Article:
International Competition for Multinational Investment
AbstractWe examine the economic justification for providing investment subsidies to foreign-owned multinationals. These provide employment opportunities and generate demand for domestic intermediate inputs, produced by domestic workers with increasing returns to scale. Offering subsidies to multinationals may be in the national interest if the investment raises the net value of domestic production. When agglomerative forces are sufficiently strong, a subsidy that attracts the first foreign firm may induce several to enter, establishing a thriving modern sector. With a limited number of foreign enterprises, countries may compete to attract investment. This subsidy competition transfers much of the rents to the multinationals. Copyright 1999 by The editors of the Scandinavian Journal of Economics.
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Bibliographic InfoArticle provided by Wiley Blackwell in its journal Scandinavian Journal of Economics.
Volume (Year): 101 (1999)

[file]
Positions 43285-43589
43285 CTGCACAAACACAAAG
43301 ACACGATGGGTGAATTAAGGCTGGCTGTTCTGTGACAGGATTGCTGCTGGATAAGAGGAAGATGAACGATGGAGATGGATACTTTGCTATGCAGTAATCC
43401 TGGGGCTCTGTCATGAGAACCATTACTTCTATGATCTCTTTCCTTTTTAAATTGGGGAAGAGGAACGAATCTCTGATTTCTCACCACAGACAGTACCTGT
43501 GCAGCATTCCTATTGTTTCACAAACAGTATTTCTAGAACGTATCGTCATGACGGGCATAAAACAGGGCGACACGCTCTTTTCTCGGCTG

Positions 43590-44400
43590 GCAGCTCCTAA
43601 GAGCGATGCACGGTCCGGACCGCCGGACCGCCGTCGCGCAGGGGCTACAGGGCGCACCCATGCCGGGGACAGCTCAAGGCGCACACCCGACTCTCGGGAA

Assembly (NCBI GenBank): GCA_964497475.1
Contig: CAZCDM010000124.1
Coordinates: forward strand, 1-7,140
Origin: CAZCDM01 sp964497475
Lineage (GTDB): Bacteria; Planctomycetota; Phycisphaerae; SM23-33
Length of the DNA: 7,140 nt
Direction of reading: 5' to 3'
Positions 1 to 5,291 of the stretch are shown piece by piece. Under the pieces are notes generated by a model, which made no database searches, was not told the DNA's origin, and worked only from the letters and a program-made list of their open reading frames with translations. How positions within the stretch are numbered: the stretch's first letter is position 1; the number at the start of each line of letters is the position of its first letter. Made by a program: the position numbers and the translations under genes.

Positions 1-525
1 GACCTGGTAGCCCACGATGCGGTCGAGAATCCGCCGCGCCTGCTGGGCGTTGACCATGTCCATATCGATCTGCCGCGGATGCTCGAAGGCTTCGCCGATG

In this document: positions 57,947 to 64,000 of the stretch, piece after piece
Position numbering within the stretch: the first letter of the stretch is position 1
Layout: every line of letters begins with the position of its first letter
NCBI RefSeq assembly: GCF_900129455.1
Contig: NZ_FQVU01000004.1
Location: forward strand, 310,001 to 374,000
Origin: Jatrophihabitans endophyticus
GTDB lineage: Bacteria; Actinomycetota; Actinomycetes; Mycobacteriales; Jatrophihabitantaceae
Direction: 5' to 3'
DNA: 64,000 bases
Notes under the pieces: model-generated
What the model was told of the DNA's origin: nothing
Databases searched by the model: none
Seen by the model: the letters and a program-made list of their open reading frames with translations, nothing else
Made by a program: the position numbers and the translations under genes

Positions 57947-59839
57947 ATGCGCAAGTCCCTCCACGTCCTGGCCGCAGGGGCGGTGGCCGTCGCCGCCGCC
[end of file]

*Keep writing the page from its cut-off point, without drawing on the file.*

Issue (Month): 4 (December)
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Web page: http://onlinelibrary.wiley.com/journal/10.1111/(ISSN)1467-9442
Other versions of this item:
- Haaland, Jan I. & Wooton, Ian, 1998. "International Competition for Multinational Investment," CEPR Discussion Papers 1937, C.E.P.R. Discussion Papers.
- Haaland, J.I. & Wooton, I., 1998. "International Competition for Multinational Investment," Papers 14/98, Norwegian School of Economics and Business Administration-.
- F12 - International Economics - - Trade - - - Models of Trade with Imperfect Competition and Scale Economies; Fragmentation
- F23 - International Economics - - International Factor Movements and International Business - - - Multinational Firms; International Business
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